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LETTER: Less chicken supply partner, more predator

The Brazilian Association of Animal Protein claims that higher import tariffs will hurt consumers as they would have to pay more for imported chicken and “there would be a lack of supply” by SA’s producers (Poultry imports tariff hikes —‘will hurt SA’, January 14). This is simply untrue.

Equally untrue is their further claim that domestically produced chicken combined with imports result in a partnership that creates jobs and gives SA families access to healthy, top-quality poultry meat.

The fact is that we don’t need to import chicken — SA can produce enough chicken locally. Imports have forced local producers to cut back on production, leaving them with spare capacity. As a result, they cannot achieve economies of scale, which reduces their profitability and has already caused job losses.

Higher import tariffs will allow local producers to step up supply, using capacity they already have to replace more expensive imports.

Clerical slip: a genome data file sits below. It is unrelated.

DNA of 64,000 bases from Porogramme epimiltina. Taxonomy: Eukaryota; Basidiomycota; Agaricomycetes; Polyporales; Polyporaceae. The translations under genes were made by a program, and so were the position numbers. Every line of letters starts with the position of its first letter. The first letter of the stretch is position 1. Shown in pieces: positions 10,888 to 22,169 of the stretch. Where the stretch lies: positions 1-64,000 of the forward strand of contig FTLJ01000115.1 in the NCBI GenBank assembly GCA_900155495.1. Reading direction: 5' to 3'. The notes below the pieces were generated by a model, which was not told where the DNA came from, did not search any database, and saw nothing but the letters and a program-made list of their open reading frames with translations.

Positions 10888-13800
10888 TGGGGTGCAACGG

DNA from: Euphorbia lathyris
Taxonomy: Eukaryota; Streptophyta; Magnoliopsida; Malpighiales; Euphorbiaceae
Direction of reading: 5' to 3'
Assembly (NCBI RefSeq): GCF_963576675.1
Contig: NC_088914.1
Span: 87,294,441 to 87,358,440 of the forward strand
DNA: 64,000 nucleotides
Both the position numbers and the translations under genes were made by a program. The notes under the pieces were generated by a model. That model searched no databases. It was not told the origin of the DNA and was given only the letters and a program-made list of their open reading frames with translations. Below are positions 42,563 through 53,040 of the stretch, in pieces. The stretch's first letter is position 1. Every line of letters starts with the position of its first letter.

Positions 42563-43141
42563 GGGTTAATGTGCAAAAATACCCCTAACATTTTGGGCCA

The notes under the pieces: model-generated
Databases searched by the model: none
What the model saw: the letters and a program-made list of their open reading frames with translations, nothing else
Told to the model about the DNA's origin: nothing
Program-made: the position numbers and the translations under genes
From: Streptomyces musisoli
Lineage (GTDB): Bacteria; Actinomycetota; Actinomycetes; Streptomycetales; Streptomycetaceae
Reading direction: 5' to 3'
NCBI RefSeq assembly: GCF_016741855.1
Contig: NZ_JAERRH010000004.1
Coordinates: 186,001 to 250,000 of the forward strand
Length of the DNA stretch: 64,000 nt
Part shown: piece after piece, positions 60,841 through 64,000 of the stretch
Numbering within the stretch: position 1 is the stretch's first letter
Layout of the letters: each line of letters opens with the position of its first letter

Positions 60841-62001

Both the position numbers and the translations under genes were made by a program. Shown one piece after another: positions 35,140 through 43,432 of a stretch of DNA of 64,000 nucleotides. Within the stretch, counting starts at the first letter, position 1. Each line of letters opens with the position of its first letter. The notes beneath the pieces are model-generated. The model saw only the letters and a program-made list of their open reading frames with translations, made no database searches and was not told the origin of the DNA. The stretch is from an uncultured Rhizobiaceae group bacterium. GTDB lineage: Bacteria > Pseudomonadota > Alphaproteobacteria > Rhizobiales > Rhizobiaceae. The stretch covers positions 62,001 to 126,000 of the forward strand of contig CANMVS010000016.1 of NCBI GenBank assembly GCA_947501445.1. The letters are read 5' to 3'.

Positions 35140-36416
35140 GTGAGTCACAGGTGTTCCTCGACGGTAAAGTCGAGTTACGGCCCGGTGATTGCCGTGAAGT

Furthermore, jobs will be created and the benefits of economies of scale will drive prices down. Consumers will certainly not be affected negatively.

In fact, consumers are likely to benefit from increased access to safe, top-quality chicken meat. Brazilian chicken producers do not have a sterling food safety record and, counter to the rules that apply to local producers, detailed labelling is not required for imported chicken.

The Brazilian producers also say that the argument that SA faces profit challenges and job losses due to imports of frozen chicken, “does not sustain itself”. This is rather cheeky, coming from an industry that is sustainable only because it receives generous subsidies and other payments from the Brazilian government.

As the article correctly states, FairPlay supports the SA Poultry Association’s application to Itac to increase the ad valorem tariff on bone-in and boneless frozen chicken portions. Our support rests on our often and outright stated belief in international trade that respects the rules and takes place on a level playing field.

Increasing the existing tariffs will achieve these outcomes.

Francois Baird, founder, FairPlay

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